Review : Rocket Juice and the Moon - Rocket Juice and the Moon
NZ HeraldIt may be a supergroup - made up primarily of Blur/Gorillaz chap Damon Albarn, Red Hot Chili Pepper Flea and Afrobeat legend Tony Allen (longtime drummer for the late great Fela Kuti) - but this album often sounds waffly and wayward. And sometimes, on the instrumental interlude-style ditties of Night Watch and Check Out, it is especially directionless and rambling.
Though it channels the restless Afrobeat spirit, with Albarn's keyboard whimsy and Flea's head-nodding, arse-twitching bass lines coming to the fore, it sometimes sounds more like a musical plaything than an album. It's almost as if this accomplished lot can't decide whether they got together to have a laid back jam or to create something wondrous, experimental and new....full text
Av ClubDamon Albarn’s obvious analogue is David Byrne, a guy bored with his not-exactly-basic rock band and far more interested in setting up collaborations between world-class musicians and positioning himself as the nucleus, the Pop Star With Taste. But how about Tony Allen, who’s clearly the Dave Grohl of Afrobeat? Like Grohl, he’s a colossally skilled drummer yet still approachable, which might explain how he’s worked with everybody. With Chili Pepper-turned-Thom Yorke-gun-for-hire Flea somewhere in between the two, Rocket Juice & The Moon could be these superstars’ own Them Crooked Vultures. (The goofy name sure matches up.) But while Rocket Juice & The Moon, like Vultures, doesn’t seem built to go the distance, its pocket Afrofunk grooves sure have a better shelf life than muscle-crunch rock....full text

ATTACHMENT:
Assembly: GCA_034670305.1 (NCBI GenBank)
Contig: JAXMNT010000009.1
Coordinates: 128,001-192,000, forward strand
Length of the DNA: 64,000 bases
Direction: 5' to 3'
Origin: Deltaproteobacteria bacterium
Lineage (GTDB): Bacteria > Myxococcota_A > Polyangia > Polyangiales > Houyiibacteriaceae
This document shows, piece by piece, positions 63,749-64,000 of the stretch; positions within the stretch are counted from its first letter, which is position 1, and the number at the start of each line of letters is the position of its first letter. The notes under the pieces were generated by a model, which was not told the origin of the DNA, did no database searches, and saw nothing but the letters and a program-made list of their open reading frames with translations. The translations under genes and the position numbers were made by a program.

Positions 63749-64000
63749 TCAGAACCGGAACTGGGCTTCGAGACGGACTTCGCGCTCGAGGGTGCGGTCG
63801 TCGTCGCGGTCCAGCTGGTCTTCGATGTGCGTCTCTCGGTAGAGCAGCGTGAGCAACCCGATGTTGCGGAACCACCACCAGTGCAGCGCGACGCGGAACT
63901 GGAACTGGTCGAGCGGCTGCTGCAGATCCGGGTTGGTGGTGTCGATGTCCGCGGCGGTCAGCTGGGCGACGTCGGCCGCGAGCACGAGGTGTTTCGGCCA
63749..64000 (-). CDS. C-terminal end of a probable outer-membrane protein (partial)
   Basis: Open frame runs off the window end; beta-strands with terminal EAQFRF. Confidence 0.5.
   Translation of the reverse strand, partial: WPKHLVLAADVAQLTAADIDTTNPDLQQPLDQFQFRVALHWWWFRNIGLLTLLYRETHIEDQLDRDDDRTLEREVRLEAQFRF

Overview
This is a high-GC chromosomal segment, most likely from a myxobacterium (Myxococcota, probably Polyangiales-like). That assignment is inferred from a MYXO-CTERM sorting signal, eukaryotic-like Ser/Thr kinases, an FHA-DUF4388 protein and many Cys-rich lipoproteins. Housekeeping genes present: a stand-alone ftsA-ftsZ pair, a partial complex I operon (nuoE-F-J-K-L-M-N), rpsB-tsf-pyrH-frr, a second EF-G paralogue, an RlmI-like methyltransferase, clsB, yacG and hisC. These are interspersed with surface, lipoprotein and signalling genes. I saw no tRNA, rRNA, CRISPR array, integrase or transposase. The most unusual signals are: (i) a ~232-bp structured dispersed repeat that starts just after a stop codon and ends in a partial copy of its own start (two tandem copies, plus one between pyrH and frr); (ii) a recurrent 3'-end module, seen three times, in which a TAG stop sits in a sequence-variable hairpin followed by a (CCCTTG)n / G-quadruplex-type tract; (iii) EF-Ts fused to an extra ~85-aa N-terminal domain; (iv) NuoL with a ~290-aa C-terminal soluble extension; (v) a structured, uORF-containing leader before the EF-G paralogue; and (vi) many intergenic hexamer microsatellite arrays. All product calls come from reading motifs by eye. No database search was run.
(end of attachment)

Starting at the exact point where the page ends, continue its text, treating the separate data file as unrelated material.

Consequence of soundSupergroups are of two varieties: a heterogeneous mashup of styles (e.g. Oysterhead), or like-minded, stylistically homogenous artists (e.g. Wild Flag, Cream). At first glance, Rocket Juice and the Moon, comprised of Damon Albarn (Blur, Gorillaz) on guitar, Flea (Red Hot Chili Peppers) on bass, and Tony Allen (Fela Kuti) on drums, falls into the former category. Yet Albarn and Flea have totally absorbed Allen’s Nigerian funk soundworld while still contributing their own idiosyncratic stamps. The result is a highly enjoyable album of Afrobeat music accented with edgy bass and artsy guitar/synth melodies.
“Hey, Shooter”, with guest vocals from Erykah Badu, distills the best of this group’s sound into a taut four minutes. Flea’s bass lines retain his trademark pop and attack, but settle into a smoother groove than on most RHCP songs. Similarly, Albarn crafts repetitive riffs of an indie/art-rock character that seamlessly integrate into the weave of drums, bass, horns, and smooth vocals....full text
GuardianNo stranger to all-star collaborations – witness Gorillaz and the Good, the Bad & the Queen – Damon Albarn's latest project finds him joining forces with Red Hot Chili Peppers bassist Flea and Afrobeat drummer Tony Allen, together with assorted guests. While there are moments when everything falls into place (the Erykah Badu-assisted "Hey, Shooter"; a rare Albarn vocal on "Poison"; the sense of space on "Extinguished"), too often technical proficiency trumps songwriting. The instrumental likes of "Worries", "Night Watch" and the menacing "Check Out" are rhythmically complex and deftly performed, yet still they struggle to engage the listener. It's not just the outfit's name that's a slight disappointment....full text
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